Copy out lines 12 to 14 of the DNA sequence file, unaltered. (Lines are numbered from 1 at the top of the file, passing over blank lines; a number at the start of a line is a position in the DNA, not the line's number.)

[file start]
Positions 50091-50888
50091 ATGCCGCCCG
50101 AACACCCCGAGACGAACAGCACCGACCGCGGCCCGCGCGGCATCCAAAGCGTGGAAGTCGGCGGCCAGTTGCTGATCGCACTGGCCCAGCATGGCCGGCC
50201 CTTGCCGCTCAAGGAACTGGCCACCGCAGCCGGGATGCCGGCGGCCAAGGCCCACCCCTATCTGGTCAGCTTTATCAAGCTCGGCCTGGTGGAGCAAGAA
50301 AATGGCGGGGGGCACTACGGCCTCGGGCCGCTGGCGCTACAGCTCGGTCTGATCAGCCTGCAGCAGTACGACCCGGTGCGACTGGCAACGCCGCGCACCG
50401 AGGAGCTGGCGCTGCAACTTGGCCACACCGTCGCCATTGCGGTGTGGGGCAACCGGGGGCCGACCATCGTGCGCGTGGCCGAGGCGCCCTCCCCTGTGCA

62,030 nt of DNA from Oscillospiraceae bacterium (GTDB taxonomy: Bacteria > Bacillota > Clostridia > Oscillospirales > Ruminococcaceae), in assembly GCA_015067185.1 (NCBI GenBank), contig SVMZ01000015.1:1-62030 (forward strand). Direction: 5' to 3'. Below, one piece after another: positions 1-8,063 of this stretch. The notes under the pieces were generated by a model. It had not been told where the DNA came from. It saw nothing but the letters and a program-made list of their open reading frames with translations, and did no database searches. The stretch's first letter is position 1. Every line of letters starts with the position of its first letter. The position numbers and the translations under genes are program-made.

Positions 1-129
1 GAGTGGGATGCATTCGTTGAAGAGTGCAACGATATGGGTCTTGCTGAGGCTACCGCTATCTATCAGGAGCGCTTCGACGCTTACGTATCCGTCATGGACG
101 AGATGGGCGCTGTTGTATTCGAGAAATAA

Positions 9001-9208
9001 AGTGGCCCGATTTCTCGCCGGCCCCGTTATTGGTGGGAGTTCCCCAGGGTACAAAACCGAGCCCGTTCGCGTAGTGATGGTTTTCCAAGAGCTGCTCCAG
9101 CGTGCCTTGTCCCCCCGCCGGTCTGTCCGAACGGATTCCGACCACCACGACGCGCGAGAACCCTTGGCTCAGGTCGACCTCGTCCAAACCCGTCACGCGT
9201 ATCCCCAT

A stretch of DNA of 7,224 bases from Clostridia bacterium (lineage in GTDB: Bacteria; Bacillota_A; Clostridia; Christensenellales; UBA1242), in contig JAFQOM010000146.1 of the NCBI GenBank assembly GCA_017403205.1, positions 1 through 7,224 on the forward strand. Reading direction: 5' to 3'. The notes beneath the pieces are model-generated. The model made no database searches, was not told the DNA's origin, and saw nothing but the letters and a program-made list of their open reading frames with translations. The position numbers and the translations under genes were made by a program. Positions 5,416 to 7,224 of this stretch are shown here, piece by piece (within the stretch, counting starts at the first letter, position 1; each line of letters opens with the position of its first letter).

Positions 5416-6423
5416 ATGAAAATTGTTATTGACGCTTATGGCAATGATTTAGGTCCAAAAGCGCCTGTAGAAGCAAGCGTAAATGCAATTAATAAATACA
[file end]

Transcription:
9001 AGTGGCCCGATTTCTCGCCGGCCCCGTTATTGGTGGGAGTTCCCCAGGGTACAAAACCGAGCCCGTTCGCGTAGTGATGGTTTTCCAAGAGCTGCTCCAG
9101 CGTGCCTTGTCCCCCCGCCGGTCTGTCCGAACGGATTCCGACCACCACGACGCGCGAGAACCCTTGGCTCAGGTCGACCTCGTCCAAACCCGTCACGCGT
9201 ATCCCCAT